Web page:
Repeated signals from the center of the Milky Way could be aliens saying hello, new study claims

An illustration of a metallic, orblike alien craft blasting twin beams of blue light into space
A hypothetical alien craft transmits radio signals into space. Scientists are on the hunt for signals like these. (Image credit: Breakthrough Listen / Danielle Futselaar)

Could intelligent aliens be lurking at the heart of the Milky Way? 

A new search for extraterrestrial life aims to find out by listening for radio pulses from the center of our galaxy. Narrow-frequency pulses are naturally emitted by stars called pulsars, but they're also used deliberately by humans in technology such as radar. Because these pulses stand out against the background radio noise of space, they're an effective way of communicating across long distances — and an appealing target to listen for when searching for alien civilizations. 

Scientists described the alien-hunting strategy in a new study, published May 30 in The Astronomical Journal. Researchers led by Cornell University graduate student Akshay Suresh developed software to detect these repetitive frequency patterns and tested it on known pulsars to be sure it could pick up the narrow frequencies. These frequency ranges are very small, at about a tenth of the width of frequencies used by a typical FM radio station. The researchers then searched data from the Green Bank Telescope in West Virginia using the method. 

Related: Are aliens real?

"Until now, radio SETI has primarily dedicated its efforts to the search for continuous signals," study coauthor Vishal Gajjar of the SETI Institute, a nonprofit organization dedicated to the search for intelligent life in the universe, said in a statement. "Our study sheds light on the remarkable energy efficiency of a train of pulses as a means of interstellar communication across vast distances. Notably, this study marks the first-ever comprehensive endeavor to conduct in-depth searches for these signals."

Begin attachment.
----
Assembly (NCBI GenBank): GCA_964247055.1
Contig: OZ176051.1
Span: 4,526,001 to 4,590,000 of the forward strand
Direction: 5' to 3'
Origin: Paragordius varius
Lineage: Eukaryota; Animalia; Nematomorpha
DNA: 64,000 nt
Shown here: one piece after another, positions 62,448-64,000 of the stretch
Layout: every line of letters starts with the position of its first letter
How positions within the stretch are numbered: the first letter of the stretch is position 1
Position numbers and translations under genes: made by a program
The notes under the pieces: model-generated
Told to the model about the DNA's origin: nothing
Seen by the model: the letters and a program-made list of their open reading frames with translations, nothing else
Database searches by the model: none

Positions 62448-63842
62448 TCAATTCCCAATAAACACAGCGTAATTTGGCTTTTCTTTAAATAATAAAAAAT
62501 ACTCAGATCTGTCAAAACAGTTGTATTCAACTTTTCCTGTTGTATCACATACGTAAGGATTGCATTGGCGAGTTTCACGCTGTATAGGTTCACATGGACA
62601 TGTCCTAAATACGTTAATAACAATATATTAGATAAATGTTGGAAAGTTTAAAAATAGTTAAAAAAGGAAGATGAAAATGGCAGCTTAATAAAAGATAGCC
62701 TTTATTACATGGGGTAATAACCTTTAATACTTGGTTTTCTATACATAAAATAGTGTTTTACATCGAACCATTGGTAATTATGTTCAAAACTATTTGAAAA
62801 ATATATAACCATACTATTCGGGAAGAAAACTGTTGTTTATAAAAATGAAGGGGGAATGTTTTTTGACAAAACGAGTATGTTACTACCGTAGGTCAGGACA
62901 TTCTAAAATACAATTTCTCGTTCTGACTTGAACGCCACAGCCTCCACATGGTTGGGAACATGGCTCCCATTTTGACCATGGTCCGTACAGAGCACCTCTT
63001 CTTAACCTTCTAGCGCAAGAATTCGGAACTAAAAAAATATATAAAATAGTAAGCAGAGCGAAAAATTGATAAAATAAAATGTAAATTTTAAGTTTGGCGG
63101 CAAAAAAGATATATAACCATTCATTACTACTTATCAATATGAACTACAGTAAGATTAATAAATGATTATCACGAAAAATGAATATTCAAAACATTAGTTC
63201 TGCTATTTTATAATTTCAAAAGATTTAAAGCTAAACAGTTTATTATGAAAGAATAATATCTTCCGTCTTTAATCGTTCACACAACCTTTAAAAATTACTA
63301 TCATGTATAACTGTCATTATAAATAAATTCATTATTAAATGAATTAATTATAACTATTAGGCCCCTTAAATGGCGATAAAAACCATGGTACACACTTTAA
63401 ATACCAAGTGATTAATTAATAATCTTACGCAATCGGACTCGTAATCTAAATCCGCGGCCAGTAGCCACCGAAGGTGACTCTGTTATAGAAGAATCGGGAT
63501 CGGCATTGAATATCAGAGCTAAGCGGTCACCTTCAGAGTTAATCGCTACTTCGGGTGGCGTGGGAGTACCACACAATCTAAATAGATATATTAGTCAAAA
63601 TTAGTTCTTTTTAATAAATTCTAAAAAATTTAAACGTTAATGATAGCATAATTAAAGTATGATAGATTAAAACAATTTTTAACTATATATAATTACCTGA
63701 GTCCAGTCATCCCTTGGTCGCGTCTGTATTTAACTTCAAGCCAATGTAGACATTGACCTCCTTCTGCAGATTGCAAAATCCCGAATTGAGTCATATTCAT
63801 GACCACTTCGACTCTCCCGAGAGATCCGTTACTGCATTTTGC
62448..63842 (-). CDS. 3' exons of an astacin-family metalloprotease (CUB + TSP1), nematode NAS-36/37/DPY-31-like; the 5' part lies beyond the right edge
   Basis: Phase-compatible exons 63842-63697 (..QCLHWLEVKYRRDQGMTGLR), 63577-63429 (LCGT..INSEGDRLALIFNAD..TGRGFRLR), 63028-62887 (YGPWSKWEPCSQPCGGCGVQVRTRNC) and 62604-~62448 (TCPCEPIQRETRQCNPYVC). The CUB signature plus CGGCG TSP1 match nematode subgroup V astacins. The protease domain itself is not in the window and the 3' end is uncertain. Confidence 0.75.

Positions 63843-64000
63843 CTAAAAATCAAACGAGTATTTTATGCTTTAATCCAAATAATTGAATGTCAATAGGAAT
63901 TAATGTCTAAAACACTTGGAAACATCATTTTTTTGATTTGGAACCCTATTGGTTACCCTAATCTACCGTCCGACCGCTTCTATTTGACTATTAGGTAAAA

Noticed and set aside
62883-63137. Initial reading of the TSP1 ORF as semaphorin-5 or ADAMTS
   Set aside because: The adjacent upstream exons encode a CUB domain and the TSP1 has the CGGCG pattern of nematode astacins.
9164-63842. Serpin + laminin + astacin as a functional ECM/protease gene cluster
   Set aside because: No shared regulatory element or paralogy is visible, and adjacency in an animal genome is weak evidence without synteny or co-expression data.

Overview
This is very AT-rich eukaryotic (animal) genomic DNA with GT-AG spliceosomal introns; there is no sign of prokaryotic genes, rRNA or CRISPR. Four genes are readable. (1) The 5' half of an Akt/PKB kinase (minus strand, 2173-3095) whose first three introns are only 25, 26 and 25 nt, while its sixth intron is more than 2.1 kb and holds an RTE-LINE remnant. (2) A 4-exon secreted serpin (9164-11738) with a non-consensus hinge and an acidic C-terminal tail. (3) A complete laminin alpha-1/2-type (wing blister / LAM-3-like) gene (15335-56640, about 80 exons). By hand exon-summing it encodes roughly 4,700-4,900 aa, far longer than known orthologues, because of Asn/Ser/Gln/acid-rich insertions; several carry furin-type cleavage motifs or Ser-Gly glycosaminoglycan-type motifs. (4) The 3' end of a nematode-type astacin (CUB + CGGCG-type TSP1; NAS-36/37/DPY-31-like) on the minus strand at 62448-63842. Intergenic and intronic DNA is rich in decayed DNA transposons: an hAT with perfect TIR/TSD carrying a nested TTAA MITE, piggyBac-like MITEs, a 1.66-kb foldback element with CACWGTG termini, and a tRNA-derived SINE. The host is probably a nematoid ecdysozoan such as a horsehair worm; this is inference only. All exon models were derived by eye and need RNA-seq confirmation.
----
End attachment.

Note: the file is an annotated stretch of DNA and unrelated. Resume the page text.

The researchers are listening in to the middle of the Milky Way because it is dense with stars and potentially habitable exoplanets. What's more, if intelligent aliens at the core of the Milky Way wanted to reach out to the rest of the galaxy, they could send signals sweeping across a wide array of planets, given their privileged position at the center of the galaxy. Using narrow bandwidths and repeated patterns would be a prime way for aliens to reveal themselves, as such a combination is extremely unlikely to occur naturally, study co-author Steve Croft, a project scientist with the Breakthrough Listen program, said in a separate statement

The method uses an algorithm that can search through 1.5 million telescope data samples in 30 minutes. Though researchers did not find any telltale signs in their first search, they say that the speed of the algorithm will help improve searches in the future.  

"Breakthrough Listen captures huge volumes of data, and Akshay’s technique provides a new method to help us search that haystack for needles that could provide tantalizing evidence of advanced extraterrestrial life forms," Croft said. 

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Stephanie Pappas
Live Science Contributor

Stephanie Pappas is a contributing writer for sister site Live Science, covering topics ranging from geoscience to archaeology to the human brain and behavior. She was previously a senior writer for Live Science but is now a freelancer based in Denver, Colorado, and regularly contributes to Scientific American and The Monitor, the monthly magazine of the American Psychological Association. Stephanie received a bachelor's degree in psychology from the University of South Carolina and a graduate certificate in science communication from the University of California, Santa Cruz. 

  • Possibilus
    I would think that galactic formation would tend to have patterns...which portions (center versus perimeter like where we are) tend to evolve stars with habitable rocky planets with atmospheres earlier? Current astrophysical knowledge should already indicate this. This has to be compared to whether dense (centers) galactic neighborhoods are more likely to annihilate each other. By now, the exoplanet inventory may be large enough to see discernable patterns. may not be subject to patterns...but not likely.